Satan’s playbook is fairly simple. He divides and conquers. This includes churches, cities, races, people groups, families, God and man, and the generations.
Over the last year, I have become increasingly convinced that a key to revival in this country is connecting the generations to appreciate, pour into and learn from each other. Churches divide people into age and interest groups in a move to appeal to consumerist tendencies. Give people what they want, and then they will come back. But what if what we want is not the thing we really need?
Now, I am all for youth groups, seniors groups, MOPS, the choir and so on. But there need to be more, intentional efforts to connect these various groups. I know what you are thinking. Yeah, we do that every Sunday. It is called a church service. But realistically, it is hard to connect on a personal level with others at church service.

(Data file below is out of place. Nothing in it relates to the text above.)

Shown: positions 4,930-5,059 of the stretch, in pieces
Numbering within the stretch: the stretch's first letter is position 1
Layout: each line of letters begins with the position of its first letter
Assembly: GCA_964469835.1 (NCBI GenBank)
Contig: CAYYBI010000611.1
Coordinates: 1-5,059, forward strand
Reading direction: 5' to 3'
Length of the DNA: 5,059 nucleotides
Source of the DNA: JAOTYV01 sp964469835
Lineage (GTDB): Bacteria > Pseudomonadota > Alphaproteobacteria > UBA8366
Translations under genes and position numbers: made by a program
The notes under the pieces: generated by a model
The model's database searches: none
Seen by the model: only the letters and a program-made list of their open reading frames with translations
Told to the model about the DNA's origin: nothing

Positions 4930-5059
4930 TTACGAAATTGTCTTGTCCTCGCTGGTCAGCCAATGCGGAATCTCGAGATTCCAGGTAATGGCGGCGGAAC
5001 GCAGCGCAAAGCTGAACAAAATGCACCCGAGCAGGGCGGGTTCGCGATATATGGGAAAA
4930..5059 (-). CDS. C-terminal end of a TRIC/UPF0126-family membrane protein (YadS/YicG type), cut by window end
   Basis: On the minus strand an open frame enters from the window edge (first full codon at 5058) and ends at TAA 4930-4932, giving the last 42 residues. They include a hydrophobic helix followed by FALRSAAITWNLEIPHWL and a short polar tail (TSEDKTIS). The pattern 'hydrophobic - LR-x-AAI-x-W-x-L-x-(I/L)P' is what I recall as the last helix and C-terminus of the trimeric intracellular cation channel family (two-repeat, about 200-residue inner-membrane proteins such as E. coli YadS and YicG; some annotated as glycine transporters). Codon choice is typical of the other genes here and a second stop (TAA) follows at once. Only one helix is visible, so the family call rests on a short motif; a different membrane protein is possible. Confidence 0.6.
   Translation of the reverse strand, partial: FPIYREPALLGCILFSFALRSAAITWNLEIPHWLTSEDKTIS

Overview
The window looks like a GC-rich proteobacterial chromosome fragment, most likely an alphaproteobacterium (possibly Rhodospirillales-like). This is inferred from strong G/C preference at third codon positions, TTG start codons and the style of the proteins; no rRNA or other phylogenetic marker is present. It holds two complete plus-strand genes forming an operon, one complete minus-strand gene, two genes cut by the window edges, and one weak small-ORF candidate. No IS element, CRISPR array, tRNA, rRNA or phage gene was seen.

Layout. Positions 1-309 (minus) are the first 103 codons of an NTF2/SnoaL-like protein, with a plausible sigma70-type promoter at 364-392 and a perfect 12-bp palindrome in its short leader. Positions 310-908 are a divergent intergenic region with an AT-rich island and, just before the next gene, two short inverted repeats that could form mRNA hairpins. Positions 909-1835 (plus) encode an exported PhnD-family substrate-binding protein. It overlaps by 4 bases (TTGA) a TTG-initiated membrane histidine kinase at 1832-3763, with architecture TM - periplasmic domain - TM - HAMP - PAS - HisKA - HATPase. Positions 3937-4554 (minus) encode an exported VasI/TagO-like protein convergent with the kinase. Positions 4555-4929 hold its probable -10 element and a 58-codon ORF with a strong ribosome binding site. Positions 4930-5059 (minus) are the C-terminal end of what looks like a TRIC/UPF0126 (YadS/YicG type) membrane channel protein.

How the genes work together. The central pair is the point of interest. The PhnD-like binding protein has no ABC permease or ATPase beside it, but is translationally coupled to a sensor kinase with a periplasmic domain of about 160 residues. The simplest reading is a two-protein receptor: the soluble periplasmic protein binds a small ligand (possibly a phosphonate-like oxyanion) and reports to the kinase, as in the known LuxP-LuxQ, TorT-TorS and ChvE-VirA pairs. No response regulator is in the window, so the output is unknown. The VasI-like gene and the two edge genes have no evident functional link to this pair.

I believe churches that are intentional about connecting the generations will see greater moves of the Spirit.
Craig Groeschel, lead pastor of LifeChurch.tv, spoke at last year’s Catalyst Conference on this topic. Groeschel, said, “Generational division is bad although generational tension can be a good thing.”
He admonished the audience, “Don’t resent, fear or judge the next generation. But pour into the next generation. Let the young folks lead. They are different and supposed to be that way. Don’t get hung up on style.”
In reality, many older folks in our churches eel insecure around teenagers and young adults. Groeschel suggested, “Recognize this tension and manage it by letting go of it… You can be uncool all day long. The key is to be real.”
I believe that there will be an exchange of grace that will annoy the “hell” out of our enemy if we realize what the older can give to the younger and visa versa.
Groeschel encouraged younger folks to honor those older than us publicly because honor publicly leads to influence and respect privately. He explained, “When we truly honor those authorities that God has placed in our lives, we honor God.”
From the Greatest Generation to the Boomers and the Xers to the Millennials, we all can learn from each other. But this doesn’t happen by accident. We have to start somewhere. I think the best place to start is to give those different from you a chance. Don’t just think they are an old geezer or a young punk. Consider this advice offered by Groeschel, “Honor believes the best. Dishonor thinks the worst.”